|72 When they had satisfied their desire for drinking and eating, |73 The Muse impelled the singer to sing the glories [kleos plural] of men, |74 starting from a thread [oimē] [of a song] that had at that time a glory [kleos] reaching all the way up to the vast sky. |75 It was the quarrel [neikos] of Odysseus and Achilles son of Peleus, |76 how they once upon a time [pote] fought at a sumptuous feast of the gods, |77 with terrible words, and the king of men, Agamemnon, |78 was happy in his mind [noos] that the best of the Achaeans were fighting. |79 For [gar] thus had oracular Phoebus Apollo prophesied to him, |80 at holy Delphi, when he [Agamemnon] had crossed the stone threshold |81 to consult the oracle. For [gar] then [tote] it was that the beginning of pain [pēma] started rolling down |82 upon both Trojans and Danaans, all on account of the plans of great Zeus. |83 These things, then, the singer sang, whose fame is far and wide. As for Odysseus . . .
(In my Homeric Responses [2003: 7–19], I offer a brief commentary on this remarkable passage, analyzing the logic of the time-frames being narrated.)
§4. I focus here on the prophecy made by the Oracle of the god Apollo. As I reconstruct this prophecy, the Oracle had said: ‘When the best of the Achaeans get into a quarrel at a feast, then you will know that Troy will be conquered’. In Odyssey 8, the disguised Odysseus is listening to this narrative about such a prophecy, and, as we read further in the narrative, he reacts by weeping, though he manages to conceal his sad reaction (83–93).
§5. This reaction of the hero may at first strike us as puzzling. Since the Oracle is prophesying the conquest of Troy, and since we know that Odysseus gets the credit for this achievement, why would this hero feel sadness, not delight, when he hears an epic story that tells how the god Apollo had prophesied the conquest? This conquest, achieved primarily by Odysseus as a paragon of intelligence and even trickery, seems to prove that the main hero of the Odyssey is better than Achilles, the main hero of the Iliad, who failed to conquer Troy. Achilles, the ultimate paragon of heroic strength in the Iliad, failed to achieve what Odysseus achieved as the ultimate paragon of heroic intelligence.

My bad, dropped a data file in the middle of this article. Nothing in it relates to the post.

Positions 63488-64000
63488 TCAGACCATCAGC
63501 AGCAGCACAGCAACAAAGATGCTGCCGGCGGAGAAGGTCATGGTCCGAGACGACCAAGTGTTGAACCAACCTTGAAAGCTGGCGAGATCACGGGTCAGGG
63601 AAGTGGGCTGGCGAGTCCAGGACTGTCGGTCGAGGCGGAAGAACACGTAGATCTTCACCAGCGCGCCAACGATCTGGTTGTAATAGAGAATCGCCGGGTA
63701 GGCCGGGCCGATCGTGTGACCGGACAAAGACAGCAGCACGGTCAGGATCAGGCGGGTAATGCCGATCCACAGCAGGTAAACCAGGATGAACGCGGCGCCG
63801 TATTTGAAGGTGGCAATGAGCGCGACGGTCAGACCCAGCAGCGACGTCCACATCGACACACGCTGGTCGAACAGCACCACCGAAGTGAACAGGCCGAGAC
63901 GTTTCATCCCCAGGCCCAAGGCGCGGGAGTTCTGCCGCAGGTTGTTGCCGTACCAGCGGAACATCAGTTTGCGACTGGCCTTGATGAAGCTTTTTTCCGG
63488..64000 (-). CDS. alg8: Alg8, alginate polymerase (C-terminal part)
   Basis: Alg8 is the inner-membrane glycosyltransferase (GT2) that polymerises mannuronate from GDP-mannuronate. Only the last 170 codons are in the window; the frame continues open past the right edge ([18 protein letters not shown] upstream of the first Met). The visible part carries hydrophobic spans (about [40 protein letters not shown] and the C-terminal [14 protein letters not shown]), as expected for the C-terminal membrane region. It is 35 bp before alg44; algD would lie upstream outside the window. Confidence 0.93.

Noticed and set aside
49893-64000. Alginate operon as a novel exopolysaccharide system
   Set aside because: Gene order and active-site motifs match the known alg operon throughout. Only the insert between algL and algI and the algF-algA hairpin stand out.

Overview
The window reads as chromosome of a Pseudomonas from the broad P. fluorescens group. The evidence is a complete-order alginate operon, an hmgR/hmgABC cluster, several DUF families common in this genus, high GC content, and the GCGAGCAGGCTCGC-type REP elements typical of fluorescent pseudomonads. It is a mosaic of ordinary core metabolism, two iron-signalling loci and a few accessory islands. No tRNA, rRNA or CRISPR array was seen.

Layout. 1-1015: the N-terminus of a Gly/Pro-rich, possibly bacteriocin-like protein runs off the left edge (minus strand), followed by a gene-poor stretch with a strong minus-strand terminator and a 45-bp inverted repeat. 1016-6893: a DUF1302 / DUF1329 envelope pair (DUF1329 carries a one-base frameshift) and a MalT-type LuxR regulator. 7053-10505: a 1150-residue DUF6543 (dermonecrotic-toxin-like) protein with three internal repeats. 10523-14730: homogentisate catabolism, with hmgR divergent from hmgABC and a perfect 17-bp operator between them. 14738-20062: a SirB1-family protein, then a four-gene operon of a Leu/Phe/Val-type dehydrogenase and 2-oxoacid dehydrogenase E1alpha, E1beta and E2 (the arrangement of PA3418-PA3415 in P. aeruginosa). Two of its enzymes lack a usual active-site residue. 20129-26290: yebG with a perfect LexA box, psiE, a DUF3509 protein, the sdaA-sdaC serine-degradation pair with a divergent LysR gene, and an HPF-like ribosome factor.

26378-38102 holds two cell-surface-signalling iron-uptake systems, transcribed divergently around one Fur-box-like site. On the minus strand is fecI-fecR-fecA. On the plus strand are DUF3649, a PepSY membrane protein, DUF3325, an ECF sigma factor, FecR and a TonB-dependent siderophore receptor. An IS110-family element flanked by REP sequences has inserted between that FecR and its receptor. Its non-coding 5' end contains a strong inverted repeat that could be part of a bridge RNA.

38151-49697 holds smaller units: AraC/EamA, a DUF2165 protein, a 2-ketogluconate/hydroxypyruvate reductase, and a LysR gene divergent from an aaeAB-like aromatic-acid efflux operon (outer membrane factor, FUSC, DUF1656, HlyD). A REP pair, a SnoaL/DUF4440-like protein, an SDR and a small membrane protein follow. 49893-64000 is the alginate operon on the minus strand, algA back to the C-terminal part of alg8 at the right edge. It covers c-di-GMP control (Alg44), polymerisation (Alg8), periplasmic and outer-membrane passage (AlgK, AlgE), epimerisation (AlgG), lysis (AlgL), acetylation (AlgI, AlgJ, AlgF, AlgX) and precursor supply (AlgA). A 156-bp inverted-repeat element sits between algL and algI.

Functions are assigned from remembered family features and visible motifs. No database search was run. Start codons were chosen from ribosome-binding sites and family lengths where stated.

§6. The complementarity that links this success of Odysseus and this failure of Achilles is actually dramatized in the quarrel between ‘the best of the Achaeans’ as prophesied by the Oracle of Apollo. As I argue in Chapter 2 of The Best of the Achaeans, this quarrel was all about one all-consuming question: how to conquer Troy? Would this conquest be achieved through intelligence, as championed by Odysseus, or through strength, as championed by Achilles? And, as the story says clearly, the quarrel was between Odysseus and Achilles. By hindsight, then, the prophecy is referring to Odysseus and Achilles as ‘the best of the Achaeans’.
§7. For the disguised Odysseus, who is listening to the micro-Iliad performed by Demodokos in Odyssey 8, the outcome of the prophecy once spoken by the Oracle of Apollo is already a foregone conclusion, viewed from hindsight. Odysseus as the champion of heroic intelligence has already succeeded where Achilles as the champion of heroic strength had failed. Odysseus has already lived through the Iliad, as it were, and so he must know that he can take credit for the conquest of Troy. Nevertheless, as I argue in H24H (9§14), this accomplishment of Odysseus does not and cannot qualify him to be ‘the best of the Achaeans’ in the Iliad: and that is because the kleos or epic ‘glory’ that Odysseus earns in the Odyssey cannot be the Iliad, which means ‘tale of Troy’ (Ilion is the other name for Troy). The Iliad establishes Achilles as the central hero of the story of Troy, even though he failed to destroy the city. Because of the Iliad tradition, as I argue in The Best of the Achaeans (2§17),“the kleos of Odysseus at Troy was preempted by the kleos of Achilles.”
§8. I pursue the argument further in H24H (9§14):
The kleos that Odysseus should get for his success in destroying Troy is elusive, by contrast with the kleos that Achilles gets in the Iliad, which is permanent. So, Odysseus cannot afford to dwell on his success at Troy, because the kleos he may get for that success will become permanent only if it extends into the kleos that he gets for achieving a successful homecoming.
And the fact is, when Odysseus is listening to the micro-Iliad of Demodokos in Odyssey 8, he is still uncertain of ever achieving a successful homecoming. That is why he is sad, not happy, to hear the retelling of an Iliadic story that can never guarantee for him the kleos that he hopes to achieve in order to become, ultimately, the best of the Achaeans in the Odyssey.
§9.This posting is relevant to my earlier posting about Ajax, who has the misfortune of becoming the second-best of the Achaeans in both the Iliad and the Odyssey. It will also be relevant to a future posting about Agamemnon. In that posting, I will ask this question: in the micro-Iliad of Demodokos, Odyssey 8.72–83, what does it mean, that Agamemnon was ‘happy in his mind’ (78), when he saw a quarrel break out between the two unnamed heroes described as ‘the best of the Achaeans’? The answer, as I will try to show in that future posting, is not as simple as it may seem.